The increase in adoption of chaff lining and chaff decks seems largely due to the ability to retain stubble instead of burning rows or chaff dumps. The principle involves collecting chaff and weed seeds off the main sieve to drop in a single row or split onto three metre tramlines, with RTK allowing rows to accumulate in the same area each year. Weed seeds remain on the surface where they can be grazed or left to rot, while straw is chopped and spread. A reduction in dust from the tracks when summer spraying is a huge benefit of the chaff deck system for growers in controlled traffic farming systems (CTF).

With any new practice there have been challenges and these have occurred either at harvest or the following season dealing with rows of dense chaff and weeds. Harvest issues have primarily involved header blockages or dust accumulation around the engine bay. Modifications with baffle and chute setup have helped minimise issues but with so many different makes of header, growers have had to sort many of the problems in the paddock.

Dealing with chaff rows the following season has also created issues, particularly as growers aim to promote rotting of weed seeds while also allowing crop rows to establish and compete in the chaff line. Sowing the chaff line with a disc unit is generally preferred, along with increasing herbicide rates of pre- and post-emergent herbicides over the chaff rows. Growers and their agronomists need to be aware that weed numbers can be confronting during the early years of chaff lining or chaff decks in high pressure blocks. Remember that weed seeds will be captured in following seasons and placed back on the same rows so that weed numbers and selection pressure are confined rather than spread across the paddock.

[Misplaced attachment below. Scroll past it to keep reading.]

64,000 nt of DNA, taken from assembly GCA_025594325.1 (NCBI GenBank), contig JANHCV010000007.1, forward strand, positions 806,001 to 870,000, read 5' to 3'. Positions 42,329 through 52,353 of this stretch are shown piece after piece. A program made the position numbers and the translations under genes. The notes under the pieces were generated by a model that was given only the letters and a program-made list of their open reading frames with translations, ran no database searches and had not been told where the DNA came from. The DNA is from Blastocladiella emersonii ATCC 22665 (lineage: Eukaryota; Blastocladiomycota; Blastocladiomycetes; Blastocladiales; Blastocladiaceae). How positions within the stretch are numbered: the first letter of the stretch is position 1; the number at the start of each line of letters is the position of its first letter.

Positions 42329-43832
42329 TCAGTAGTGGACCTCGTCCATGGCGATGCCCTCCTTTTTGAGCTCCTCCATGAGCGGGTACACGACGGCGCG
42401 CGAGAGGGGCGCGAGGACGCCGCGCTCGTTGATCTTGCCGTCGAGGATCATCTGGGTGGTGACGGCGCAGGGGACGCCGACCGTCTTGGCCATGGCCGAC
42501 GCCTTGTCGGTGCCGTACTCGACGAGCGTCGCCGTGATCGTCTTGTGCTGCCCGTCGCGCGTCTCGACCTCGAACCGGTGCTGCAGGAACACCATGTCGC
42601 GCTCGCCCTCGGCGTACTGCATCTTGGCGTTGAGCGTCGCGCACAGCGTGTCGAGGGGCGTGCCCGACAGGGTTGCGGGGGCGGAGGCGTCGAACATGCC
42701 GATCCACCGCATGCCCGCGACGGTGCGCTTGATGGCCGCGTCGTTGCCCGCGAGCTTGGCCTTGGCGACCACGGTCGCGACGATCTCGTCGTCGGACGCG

Controlling high numbers of weeds in chaff rows using selective or shielded sprayers is an option in dense populations and is well suited to CTF systems. Growers can target dense populations of weeds on tramlines while only spraying a small percentage of the paddock, e.g. two 700mm tramlines (or 1.4 metres every 12 metres) only represents 12% of the paddock. Any survivors are again picked up at harvest and put back onto the chaff rows for further treatment or rotting the following year.